Todd Zwillich wrote an article published by WebMD Health News on May 6, 2008, about the 2008 hearing and quoted some of the participants on the advisory panel. Lewis Nelson, MD, is the director of the medical toxicology program at New York University School of Medicine. He was concerned that the product could present doctors and regulators with a "false sense of security" that oxycodone is now safe, despite the fact that most overdoses follow the drug being swallowed orally. He said, "This new product doesn't bring any solution to the vast majority of deaths that occur with this product." Jeffrey R. Kirsch, MD, is a professor of anesthesiology from Oregon Health and Science University. He said he was "fascinated" with the "poor scientific rigor" of Purdue Pharma's claims that the new OxyContin was truly tamper-resistant. "Almost to the point of being insulting," he said. Ruth S. Day, PhD, a panelist from Duke University, said, "The data presentation I would not allow in an honors undergraduate thesis to go forward." The "new data" to be submitted by Purdue is not available for review by the public but the comments by panel members who reviewed Purdue's 2008 application to the FDA are revealing and probably predict what Purdue will do this time-make unsubstantiated claims that are, at best, half-truths. As the Jewish proverb states, "A half-truth is a whole lie."


If you are asking Purdue, they will say that they just make the drug and the people who die from their form of heroin are abusers anyway. But if you ask someone who lost a child or a spouse or a friend to Purdue's legal heroin, often not from abusing the drug but taking it as intended, their answer will be loud and clear--a life is not worth the billions in Purdue's profits. They believe that they have been given a life sentence of grief because they will always wonder what they could have done differently that would have prevented the death.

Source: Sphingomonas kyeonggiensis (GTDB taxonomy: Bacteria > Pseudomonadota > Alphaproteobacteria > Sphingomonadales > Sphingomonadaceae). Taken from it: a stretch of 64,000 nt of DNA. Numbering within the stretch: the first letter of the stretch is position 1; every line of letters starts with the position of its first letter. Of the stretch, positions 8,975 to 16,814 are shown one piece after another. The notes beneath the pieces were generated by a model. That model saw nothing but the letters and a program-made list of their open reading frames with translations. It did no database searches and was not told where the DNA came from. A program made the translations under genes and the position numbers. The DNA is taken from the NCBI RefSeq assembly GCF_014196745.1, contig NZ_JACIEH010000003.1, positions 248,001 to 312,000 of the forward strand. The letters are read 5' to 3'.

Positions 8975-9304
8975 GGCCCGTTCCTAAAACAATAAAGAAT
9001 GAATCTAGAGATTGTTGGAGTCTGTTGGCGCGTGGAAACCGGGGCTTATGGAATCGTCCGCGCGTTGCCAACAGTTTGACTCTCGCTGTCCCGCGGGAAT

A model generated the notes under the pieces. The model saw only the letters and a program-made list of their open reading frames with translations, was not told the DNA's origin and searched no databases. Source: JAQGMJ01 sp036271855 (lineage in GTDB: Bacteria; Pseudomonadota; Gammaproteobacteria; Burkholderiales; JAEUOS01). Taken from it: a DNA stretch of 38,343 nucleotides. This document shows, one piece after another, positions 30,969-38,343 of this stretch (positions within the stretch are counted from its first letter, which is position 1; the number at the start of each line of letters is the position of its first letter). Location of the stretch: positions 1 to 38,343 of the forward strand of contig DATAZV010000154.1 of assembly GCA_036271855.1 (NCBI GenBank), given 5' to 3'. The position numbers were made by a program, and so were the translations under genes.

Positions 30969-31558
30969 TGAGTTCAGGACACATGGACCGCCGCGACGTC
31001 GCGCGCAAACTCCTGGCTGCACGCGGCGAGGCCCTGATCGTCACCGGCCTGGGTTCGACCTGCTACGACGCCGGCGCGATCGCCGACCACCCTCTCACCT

Pete Jackson, the author of last week's newsletter, Larry Golbom, host of Prescription Addiction Radio, activists Ed Vanicky and Sandra Kessler will testify at this hearing as representatives of Advocates for Prescription Opioid Drug Reform (APODR) and as representatives for the tens of thousands who have lost loved ones to this terrible drug that must be banned. At the hearing, we will be reminding the FDA that:

  • Purdue lied before and asking why they should be trusted now.
  • If Purdue was really serious about preventing their drug from being interchangeable with heroin, they could have added another drug to counteract the strong effects of the opioid. This is done for Suboxone and Embeda, a new opioid approved by the FDA.
  • A life is worth more than the profits of Purdue.
  • Far more deaths and serious complications come from taking the legal heroin pills as prescribed than from crushing them and either snorting or injecting them.
  • OxyContin should be banned.
At Novus Medical Detox Center, we specialize in helping people find a cure to the problems caused by drugs and alcohol. People come to us for a safe and more comfortable:
  • OxyContin detox;
  • Vicodin detox;
  • Oxycodone detox;
  • Methadone detox;
  • Heroin detox;
  • Hydrocodone detox;
  • Alcohol detox;
  • Paxil and Zoloft detox;
  • Detox from other unwanted drugs